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Brigitte Bardot slams #MeToo 'publicity-seeking' actresses

31 Comments
By Fiachra GIBBONS

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Romance, as we knew it is totally dead.

Just set up a Tinder account with a fake profile, hook up, hit it and quit it.

Don't ever give a chick your real name, or she might "reinterpret" your time together the following morning and hit you with a metoo.

-3 ( +10 / -13 )

Romance, as we knew it is totally dead.

not sure if groping, rape and power harassment are romantic or not

9 ( +14 / -5 )

These French women are tough cookies. They're not afraid to speak their minds. This definitely goes against the grain of the feminist agenda.

10 ( +15 / -5 )

It also inferred that women fondled on public transport should just get over it.

I don't believe that was what was written in the letter, but this kind of inference kind of makes these women's point. The translation I read of that portion of the letter was, "She can make sure that her wages are equal to a man’s but not feel forever traumatized by a man who rubs himself against her in the subway, even if that is regarded as an offense. She can even consider this act as the expression of a great sexual deprivation, or even as a non-event."

5 ( +5 / -0 )

Good on ya Brigitte, !

we could all learn much about sexual harrasment from Brigitte, I reccon she must have been "hit on " in her time ..finally someone comes out and talks sense about this issue

Hollywood is full of switch hitters and charletans, do anything to improve their chances ..in film game

Harvey Weiner is just a predator in a power position , and should be bannished , Im not sure about the rest of the people who have been attacked. Next we will hear the pope has been fondling people . anyway Good on ya Brig

2 ( +11 / -9 )

Like we really need the racist and homophobic Bardot to wade in. Despicable person.

-2 ( +11 / -13 )

A supporter of the far-right National Front

Of course this was inserted for anyone that dare challenge the feminist narrative.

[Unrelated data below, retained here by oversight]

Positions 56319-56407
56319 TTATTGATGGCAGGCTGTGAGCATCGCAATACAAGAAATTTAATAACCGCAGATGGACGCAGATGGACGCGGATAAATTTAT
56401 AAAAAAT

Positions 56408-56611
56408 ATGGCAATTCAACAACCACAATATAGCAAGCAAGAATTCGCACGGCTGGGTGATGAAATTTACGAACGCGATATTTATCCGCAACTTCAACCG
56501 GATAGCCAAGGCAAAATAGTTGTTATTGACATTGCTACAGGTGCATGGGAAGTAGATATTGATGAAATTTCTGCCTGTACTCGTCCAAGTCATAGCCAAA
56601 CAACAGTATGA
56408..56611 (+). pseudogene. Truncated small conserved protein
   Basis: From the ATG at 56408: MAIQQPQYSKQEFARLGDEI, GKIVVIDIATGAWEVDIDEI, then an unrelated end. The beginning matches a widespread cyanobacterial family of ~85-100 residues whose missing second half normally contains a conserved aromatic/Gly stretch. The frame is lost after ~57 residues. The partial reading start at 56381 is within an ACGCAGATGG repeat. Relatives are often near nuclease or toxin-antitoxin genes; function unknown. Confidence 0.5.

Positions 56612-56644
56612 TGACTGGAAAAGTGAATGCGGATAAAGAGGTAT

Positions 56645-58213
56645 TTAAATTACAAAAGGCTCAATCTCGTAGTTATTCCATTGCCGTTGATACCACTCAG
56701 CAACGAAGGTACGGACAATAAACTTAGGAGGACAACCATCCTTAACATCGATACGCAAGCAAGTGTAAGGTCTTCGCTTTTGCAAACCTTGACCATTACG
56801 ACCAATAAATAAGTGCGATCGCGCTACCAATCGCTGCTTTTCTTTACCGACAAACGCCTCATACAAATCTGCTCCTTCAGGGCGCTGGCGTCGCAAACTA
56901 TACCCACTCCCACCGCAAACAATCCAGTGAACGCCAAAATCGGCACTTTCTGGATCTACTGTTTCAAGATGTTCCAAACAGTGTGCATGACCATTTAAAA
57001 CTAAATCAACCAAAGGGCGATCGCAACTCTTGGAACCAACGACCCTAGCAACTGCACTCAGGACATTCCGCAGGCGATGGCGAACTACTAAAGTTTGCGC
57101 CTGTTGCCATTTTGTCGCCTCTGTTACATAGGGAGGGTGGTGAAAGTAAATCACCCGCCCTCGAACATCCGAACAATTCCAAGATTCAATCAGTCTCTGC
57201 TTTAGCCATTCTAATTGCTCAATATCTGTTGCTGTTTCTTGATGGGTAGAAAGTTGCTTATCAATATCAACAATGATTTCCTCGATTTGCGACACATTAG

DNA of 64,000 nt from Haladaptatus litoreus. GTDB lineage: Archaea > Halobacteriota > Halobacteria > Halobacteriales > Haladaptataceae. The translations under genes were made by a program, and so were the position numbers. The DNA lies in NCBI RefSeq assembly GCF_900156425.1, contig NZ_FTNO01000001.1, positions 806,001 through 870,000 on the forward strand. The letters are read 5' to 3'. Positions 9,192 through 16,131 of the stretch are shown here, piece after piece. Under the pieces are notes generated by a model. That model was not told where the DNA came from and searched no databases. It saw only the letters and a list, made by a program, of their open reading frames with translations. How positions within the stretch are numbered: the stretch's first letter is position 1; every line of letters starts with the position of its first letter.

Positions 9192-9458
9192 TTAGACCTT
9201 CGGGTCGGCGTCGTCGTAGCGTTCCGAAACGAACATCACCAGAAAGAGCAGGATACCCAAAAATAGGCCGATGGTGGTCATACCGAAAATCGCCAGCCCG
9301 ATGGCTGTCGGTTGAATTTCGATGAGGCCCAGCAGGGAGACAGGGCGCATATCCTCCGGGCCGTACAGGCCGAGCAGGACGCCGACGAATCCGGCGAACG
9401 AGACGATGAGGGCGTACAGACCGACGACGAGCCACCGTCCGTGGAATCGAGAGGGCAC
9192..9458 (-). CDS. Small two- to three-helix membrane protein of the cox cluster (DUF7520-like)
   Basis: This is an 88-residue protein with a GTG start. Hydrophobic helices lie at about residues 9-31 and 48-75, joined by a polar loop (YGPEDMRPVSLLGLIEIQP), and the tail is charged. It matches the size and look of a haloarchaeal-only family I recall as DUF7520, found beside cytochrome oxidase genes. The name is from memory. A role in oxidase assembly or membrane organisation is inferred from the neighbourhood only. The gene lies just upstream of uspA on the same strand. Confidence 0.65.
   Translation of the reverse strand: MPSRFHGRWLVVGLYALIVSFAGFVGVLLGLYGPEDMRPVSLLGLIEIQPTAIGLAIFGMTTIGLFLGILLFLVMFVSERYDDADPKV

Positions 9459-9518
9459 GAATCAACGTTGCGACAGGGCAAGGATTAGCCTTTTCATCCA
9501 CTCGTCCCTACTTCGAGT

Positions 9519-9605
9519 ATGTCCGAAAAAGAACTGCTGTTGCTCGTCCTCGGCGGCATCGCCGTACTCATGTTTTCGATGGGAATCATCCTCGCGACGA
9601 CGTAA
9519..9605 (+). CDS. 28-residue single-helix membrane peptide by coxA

A witch-hunt it has become.  Well done Brigit. Beware of victimhood and those that milk it. Its anti productive.

3 ( +13 / -10 )

"I still find it difficult to understand what happened to me," she said. "That uncontrollable time made me very distrustful of the human race."

Perhaps you should have a bit more empathy then, Mme Bardot? Seeing as how you yourself, have been a victim.

-2 ( +9 / -11 )

These French women are tough cookies. They're not afraid to speak their minds. This definitely goes against the grain of the feminist agenda.

Hear, hear! The funny thing is that most/all of them are also 'feminists" but in France and Europe in general feminists come in all sizes, shapes and colors. So I don't think there is such a thing as 'a' feminist agenda over there.

5 ( +6 / -1 )

SpeedToday  08:01 am JST

the feminist agenda.

Ricky KaminskiToday  09:30 am JST

the feminist narrative.

There have been 3 waves of feminism and even now the field is filled with debate and counter-debate. This very article itself tells us about one of the debates happening in the field even as we speak.

Anyone who claims there to be a single feminist agenda might as well be holding up a sign saying, "Allow me to interrupt your expertise with my completely uninformed confidence."

5 ( +8 / -3 )

"I was never the victim of sexual harassment. And I found it charming when men told me that I was beautiful or I had a nice little backside," said the actress, 

Ironically she's demonstrating the point about this argument that so many people, apparently herself included, don't grasp:

No one objects to sexual comments. They simply object to sexual comments they don't want to hear.

This is not a difficult concept, meaning the people who don't understand it choose not to understand it. All you have to do is get to know the person you want to flirt with well enough that you can understand what lines they don't want you to cross. All you have to do is respect them as an individual, not an target that is interchangeable with every other woman in the office. All you have to do is exercise a very small level of empathy.

It says so much that this terrifies so many people on this board.

Burning BushToday  07:37 am JST

Romance, as we knew it is totally dead.

Well, romance as you knew it, anyway. Most of us are perfectly capable of being romantic without being a workplace predator.

7 ( +11 / -4 )

Katsu)  Yes, please school me. Which one of the three narratives is this beauty?

https://www.youtube.com/watch?v=aMcjxSThD54

-3 ( +1 / -4 )

This is the beginning of the fourth wave. In this wave, unknown and relative unknowns will claim "He sent negative sexual vibes at me and I felt violated".

It's coming, There's no encroaching on male egos here. This is just the power struggle that has been going on since the first man and woman met. Everybody wants to rule the world.

-4 ( +3 / -7 )

@Katsu, very much agree with what you wrote.